March 7, 2020

How Culture and Our Environments Are Changing How We See Ourselves

By: Joel King

When it comes to shaping our brains, culture and our environment play big roles. In fact, it’s the ‘thinking’ in response to our environmental experiences and interaction with our world that actually shapes our brains. Have you ever found yourself looking at a magazine and accidentally thought to pinch and zoom? Have you noticed that we’ve slowly begun to outsource our brain to technology because it’s designed to make everything easier? No longer do we remember phone numbers; we’ve replaced our mental maps with GPS, Calendar alerts take the place of actually remembering where we need to be. We use a calculator now for the simplest of mathematical calculations. Technology has changed the way we do things, but it’s also changed the way we feel about ourselves.

Vulnerability is criticized in a world that teaches us to share only our best. We’ve been trained by society and the ever-evolving landscape called technology to believe that our ordinary, normal life isn’t good enough. We need to have the right filter, the right caption, the right lighting…. but this list could go on. Have you ever had “caption” brain fog? Have you had anxiety over what to say about your picture, how you can be funny or relevant? What’s going to get you the most attention? We strive for attention and we want to matter, but at what cost? Should we really care what others think about us? Has technology given us an identity crisis? Did we already struggle with an identity crisis prior to the age of social media, so now it’s just exacerbated?

I would say for most of us our past can play a major role in our identity, in our feeling of value or worth; but some may also struggle with anxiety about the future. I come from both. I’ve addressed the past, but I continue to struggle with the future. I’m future-focused and it begins to give me anxiety. The question is: how do we address this? How do we combat what society and culture have made the new normal? Research has shown that 10-year-old kids today exhibit anxiety behaviors at the same level as psychiatric patients committed in the 1950s. Has technology and a consumerist mentality caused this? I believe that it plays a role. We could discuss many different ways to address what is taking place but let’s just focus on one.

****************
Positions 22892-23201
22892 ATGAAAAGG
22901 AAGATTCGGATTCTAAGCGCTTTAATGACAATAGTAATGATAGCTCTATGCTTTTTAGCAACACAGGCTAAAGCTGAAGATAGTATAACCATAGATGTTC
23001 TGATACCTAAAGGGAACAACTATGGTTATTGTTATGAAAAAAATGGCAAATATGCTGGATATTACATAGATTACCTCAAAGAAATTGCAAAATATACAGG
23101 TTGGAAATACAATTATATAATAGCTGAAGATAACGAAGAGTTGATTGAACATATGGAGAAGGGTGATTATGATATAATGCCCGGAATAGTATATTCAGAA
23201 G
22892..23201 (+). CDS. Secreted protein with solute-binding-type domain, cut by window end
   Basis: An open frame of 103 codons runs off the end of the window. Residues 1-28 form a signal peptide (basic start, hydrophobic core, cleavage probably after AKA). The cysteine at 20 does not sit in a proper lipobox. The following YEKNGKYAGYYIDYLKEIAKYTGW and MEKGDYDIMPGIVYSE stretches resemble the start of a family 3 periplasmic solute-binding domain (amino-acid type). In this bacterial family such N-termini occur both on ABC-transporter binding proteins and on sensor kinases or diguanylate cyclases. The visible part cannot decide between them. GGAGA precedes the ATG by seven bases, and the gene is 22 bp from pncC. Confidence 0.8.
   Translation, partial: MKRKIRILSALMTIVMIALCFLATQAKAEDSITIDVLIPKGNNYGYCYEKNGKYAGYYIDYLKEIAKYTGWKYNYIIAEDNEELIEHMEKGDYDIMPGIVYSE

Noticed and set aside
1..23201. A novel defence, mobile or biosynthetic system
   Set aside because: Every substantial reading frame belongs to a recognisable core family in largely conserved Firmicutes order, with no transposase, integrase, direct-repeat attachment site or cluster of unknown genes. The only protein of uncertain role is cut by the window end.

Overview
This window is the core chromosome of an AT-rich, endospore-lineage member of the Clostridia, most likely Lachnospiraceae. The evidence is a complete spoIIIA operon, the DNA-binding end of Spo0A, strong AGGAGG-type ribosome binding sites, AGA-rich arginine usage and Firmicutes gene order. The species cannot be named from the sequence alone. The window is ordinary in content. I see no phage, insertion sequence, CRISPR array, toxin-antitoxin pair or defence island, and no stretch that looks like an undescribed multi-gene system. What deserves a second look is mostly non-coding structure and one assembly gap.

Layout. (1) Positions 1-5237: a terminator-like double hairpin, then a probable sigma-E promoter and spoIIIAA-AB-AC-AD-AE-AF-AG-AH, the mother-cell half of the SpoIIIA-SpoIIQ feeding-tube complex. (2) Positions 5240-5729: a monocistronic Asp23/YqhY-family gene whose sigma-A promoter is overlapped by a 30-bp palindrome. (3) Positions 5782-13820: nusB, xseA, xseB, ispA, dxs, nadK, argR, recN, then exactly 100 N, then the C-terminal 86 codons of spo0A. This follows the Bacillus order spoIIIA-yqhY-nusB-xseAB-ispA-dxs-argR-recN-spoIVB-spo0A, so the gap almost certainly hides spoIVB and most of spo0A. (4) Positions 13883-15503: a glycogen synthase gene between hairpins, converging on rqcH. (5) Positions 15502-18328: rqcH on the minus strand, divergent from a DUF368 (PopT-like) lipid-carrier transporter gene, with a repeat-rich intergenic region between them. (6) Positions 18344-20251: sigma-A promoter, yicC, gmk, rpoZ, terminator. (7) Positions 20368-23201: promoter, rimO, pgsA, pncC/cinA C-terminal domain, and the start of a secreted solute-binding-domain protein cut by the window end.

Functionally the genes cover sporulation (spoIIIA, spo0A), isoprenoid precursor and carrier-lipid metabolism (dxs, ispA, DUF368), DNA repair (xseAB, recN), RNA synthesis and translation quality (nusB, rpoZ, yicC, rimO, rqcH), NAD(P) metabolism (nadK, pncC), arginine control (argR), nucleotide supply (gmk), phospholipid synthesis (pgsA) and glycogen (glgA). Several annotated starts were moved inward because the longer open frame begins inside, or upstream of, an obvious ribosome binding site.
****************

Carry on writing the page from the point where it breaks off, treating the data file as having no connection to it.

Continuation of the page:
Vulnerability: Brene Brown, in her book Daring Greatly, says: ”Because true belonging only happens when we present our authentic, imperfect selves to the world, our sense of belonging can never be greater than our level of self-acceptance. Vulnerability sounds like truth and feels like courage. Truth and courage aren’t always comfortable, but they’re never a weakness.”

Could it be that we’ve decided to carry all the baggage from our past or carry the worry of the future for so long that it’s weighing us down?  We’ve been told to be tough, pull up our bootstraps, and don’t show weakness, but maybe that’s causing more harm than good. It’s time to be bold and share our struggles, face our fears, talk about our anxiety, address our hurts from the past so we can finally heal. It’s time to come to the table, literally, without our devices. It’s time to have conversations again with our family and friends. If neuroplasticity (the ability of the brain to form and reorganize synaptic connections, especially in response to learning or experience or following injury) has made us this way, why can’t it happen again? Be vulnerable and allow authentic conversations to help ignite transformation. The concern is that if we don’t learn how to control technology, technology will continue to control us and if that persists, we will continue to misalign our priorities, lose our grip on reality and most importantly lose our sense of value in this world. Let’s think about who we are, and who we want to be, and let that form how we use technology.

“Because what you give your attention to is the person you become. Put another way: the mind is the portal to the soul, and what you fill your mind with will shape the trajectory of your character. In the end, your life is no more than the sum of what you gave your attention to. For those who give their attention to the 24-7 news cycle of outrage and anxiety and emotion-charged drama or the nonstop feed of celebrity gossip, titillation, and cultural drivel. (As if we “give” it in the first place; much of it is stolen by a clever algorithm out to monetize our precious attention.) But again: we become what we give our attention to, for better or worse.” –  The Ruthless Elimination of Hurry by John Mark Comer

Here are some book recommendations to support this idea:

The Shallows: What the Internet Is Doing to Our Brains

Reclaiming Conversation: The Power of Talk in a Digital Age

Essentialism: The Disciplined Pursuit of Less

The Ruthless Elimination of Hurry

This post was written by Joel King. Joel is an associate pastor of Capital Church in Idaho. He has been married to his wife Allison for 18 years and they have 6 beautiful children together. His passions include spending time with his family, impacting people, and spending his summers backpacking in the Idaho wilderness.

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